Tools are developed to predict damage to archaeological remains caused by the construction of line infrastructure on soft soil. They are based on numerical modelling and laboratory testing supported by X-ray microcomputed tomographic observations, and micromorphological analyses of thin sections. They have been validated for one-dimensional (1D) loading at two sites in the Netherlands where soil has been placed on top of organic layers rich in ecofacts and overlaying Pleistocene sands. Numerical prediction of the deformation of soft layers underneath an embankment remains a challenge for geo-technical engineers. Errors on surface settlement prediction reach ±15% of the measured total settlement. DOI 10.1080/13505033.2016.1181934 One-Dimensional Loading 71 Laboratory observations show that vulnerable artefacts can get crushed when packed loosely in pure assemblies under 1D loading equivalent to less than 5 m of sand. Fragmentation is assimilated to loss of archaeological value as it compromises recovery during sieving. Embedment in a sandy or a very compressible organic matrix has a beneficial effect on the resistance of ecofacts. Embedded ecofacts can resist a load of more than 12 m of sand. Flattening and re-orientation of soft plant remains occur during 1D loading without microscopic damage of tissues.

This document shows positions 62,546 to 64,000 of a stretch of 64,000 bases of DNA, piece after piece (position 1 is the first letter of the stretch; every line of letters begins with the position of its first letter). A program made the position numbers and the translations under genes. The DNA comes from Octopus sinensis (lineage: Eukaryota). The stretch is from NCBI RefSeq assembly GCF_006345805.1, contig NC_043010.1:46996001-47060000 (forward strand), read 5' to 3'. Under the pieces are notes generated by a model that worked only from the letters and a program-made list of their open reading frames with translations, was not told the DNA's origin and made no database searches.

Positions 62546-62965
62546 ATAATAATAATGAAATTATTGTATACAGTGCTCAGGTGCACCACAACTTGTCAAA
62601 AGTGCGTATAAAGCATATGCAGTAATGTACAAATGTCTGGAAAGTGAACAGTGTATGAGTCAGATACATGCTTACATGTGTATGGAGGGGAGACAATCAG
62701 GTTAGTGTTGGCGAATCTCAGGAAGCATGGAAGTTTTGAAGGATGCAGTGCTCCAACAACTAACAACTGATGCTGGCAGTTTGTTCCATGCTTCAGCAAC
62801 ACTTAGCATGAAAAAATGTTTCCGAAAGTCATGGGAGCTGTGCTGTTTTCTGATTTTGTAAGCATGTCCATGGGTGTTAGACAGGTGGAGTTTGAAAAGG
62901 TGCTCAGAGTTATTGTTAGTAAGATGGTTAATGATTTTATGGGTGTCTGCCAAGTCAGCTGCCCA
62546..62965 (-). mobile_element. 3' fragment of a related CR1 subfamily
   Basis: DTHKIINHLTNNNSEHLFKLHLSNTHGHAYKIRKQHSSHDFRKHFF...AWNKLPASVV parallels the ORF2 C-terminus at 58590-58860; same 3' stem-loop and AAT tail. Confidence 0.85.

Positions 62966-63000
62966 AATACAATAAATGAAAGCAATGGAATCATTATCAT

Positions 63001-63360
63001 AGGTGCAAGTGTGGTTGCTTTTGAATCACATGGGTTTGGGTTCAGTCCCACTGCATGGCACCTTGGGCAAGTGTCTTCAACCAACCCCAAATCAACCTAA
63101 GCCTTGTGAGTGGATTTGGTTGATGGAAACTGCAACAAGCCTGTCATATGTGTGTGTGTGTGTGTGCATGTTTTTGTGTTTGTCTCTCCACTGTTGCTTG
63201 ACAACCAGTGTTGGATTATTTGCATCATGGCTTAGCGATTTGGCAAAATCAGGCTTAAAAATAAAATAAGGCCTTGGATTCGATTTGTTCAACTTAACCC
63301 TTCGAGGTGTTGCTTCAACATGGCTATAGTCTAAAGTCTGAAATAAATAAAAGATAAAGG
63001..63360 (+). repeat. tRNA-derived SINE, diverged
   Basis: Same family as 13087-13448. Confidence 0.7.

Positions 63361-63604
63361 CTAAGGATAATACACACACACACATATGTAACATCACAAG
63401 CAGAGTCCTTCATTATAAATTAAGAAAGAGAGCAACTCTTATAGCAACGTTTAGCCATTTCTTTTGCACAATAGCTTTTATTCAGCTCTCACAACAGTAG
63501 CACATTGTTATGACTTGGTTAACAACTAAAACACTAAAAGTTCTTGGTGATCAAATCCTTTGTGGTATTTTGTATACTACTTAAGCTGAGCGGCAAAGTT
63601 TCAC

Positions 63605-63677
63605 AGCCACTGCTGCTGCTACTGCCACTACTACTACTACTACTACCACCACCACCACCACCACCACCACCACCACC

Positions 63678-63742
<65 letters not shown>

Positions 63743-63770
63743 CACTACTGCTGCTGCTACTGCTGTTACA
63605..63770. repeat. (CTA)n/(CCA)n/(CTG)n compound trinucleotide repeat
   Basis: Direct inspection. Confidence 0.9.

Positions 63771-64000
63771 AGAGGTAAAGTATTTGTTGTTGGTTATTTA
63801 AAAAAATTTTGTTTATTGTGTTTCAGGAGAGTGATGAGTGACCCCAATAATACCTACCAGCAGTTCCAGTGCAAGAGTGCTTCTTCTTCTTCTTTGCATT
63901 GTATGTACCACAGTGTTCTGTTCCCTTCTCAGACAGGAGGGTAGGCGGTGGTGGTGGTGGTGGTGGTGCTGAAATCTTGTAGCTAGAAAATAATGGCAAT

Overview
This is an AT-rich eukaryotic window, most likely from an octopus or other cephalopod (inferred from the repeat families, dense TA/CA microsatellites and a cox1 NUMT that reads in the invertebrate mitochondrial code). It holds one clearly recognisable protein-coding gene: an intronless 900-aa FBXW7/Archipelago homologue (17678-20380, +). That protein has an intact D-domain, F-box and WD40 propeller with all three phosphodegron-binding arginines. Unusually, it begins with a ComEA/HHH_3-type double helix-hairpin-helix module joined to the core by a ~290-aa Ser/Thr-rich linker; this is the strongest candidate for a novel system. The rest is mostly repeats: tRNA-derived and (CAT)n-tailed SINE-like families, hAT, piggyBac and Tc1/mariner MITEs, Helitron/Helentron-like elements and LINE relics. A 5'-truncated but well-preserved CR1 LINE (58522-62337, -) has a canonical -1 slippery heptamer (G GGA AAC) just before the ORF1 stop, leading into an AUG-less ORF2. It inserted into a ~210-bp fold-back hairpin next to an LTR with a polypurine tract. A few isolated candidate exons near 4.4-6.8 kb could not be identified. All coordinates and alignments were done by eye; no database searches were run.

|Journal||Conservation and Management of Archaeological Sites|
|Publication status||Published - 2016|
- wetland archaeology
- one-dimensional compression
- X-ray microcomputed tomography